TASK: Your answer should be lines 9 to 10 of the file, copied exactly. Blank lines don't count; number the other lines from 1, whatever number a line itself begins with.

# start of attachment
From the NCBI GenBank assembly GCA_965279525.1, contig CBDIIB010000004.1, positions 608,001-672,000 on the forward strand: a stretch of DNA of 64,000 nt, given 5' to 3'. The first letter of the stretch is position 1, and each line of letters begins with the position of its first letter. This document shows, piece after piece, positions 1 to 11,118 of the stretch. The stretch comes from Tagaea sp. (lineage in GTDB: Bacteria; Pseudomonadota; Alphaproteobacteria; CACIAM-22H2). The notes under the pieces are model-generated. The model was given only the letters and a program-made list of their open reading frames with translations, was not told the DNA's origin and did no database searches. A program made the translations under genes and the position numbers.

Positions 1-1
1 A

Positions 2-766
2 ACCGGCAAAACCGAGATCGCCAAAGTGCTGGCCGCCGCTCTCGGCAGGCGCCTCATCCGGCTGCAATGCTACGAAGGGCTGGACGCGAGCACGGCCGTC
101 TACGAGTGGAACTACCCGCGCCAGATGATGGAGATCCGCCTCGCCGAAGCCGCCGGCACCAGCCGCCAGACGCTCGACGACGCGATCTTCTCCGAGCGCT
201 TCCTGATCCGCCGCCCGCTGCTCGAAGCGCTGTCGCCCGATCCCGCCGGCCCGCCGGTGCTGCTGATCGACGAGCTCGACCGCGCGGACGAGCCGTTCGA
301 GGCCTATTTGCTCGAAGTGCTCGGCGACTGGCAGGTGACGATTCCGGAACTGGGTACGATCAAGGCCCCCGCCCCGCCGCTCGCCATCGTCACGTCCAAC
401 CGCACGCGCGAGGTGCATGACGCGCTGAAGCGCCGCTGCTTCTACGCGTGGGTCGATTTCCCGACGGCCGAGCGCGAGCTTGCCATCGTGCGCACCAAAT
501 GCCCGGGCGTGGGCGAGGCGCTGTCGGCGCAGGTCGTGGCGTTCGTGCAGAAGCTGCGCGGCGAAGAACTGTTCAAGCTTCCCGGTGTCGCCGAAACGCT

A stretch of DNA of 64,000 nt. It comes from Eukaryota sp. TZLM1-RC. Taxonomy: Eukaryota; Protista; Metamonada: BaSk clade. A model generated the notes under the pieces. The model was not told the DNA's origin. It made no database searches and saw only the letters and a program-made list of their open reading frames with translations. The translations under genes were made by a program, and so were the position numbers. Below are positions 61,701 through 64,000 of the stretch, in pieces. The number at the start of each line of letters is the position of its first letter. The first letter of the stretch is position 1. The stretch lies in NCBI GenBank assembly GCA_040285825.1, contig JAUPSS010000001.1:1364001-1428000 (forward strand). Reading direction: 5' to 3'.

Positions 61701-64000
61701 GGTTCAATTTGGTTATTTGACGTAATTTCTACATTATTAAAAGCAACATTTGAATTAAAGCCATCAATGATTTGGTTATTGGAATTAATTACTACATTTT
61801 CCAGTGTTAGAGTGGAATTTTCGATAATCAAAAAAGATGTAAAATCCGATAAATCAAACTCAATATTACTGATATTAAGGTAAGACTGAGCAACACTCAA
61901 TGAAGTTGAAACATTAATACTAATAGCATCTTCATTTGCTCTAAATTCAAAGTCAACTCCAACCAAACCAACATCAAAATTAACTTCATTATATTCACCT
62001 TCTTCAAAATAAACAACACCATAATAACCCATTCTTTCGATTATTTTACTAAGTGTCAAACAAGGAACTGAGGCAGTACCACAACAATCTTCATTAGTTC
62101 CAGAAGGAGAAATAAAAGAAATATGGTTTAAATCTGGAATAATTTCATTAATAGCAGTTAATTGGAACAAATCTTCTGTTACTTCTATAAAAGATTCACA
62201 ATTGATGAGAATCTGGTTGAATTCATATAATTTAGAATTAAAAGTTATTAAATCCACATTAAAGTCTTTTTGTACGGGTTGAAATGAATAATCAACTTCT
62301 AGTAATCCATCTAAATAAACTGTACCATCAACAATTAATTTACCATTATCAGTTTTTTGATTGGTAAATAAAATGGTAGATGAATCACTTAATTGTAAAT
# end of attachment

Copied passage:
401 CGCACGCGCGAGGTGCATGACGCGCTGAAGCGCCGCTGCTTCTACGCGTGGGTCGATTTCCCGACGGCCGAGCGCGAGCTTGCCATCGTGCGCACCAAAT
501 GCCCGGGCGTGGGCGAGGCGCTGTCGGCGCAGGTCGTGGCGTTCGTGCAGAAGCTGCGCGGCGAAGAACTGTTCAAGCTTCCCGGTGTCGCCGAAACGCT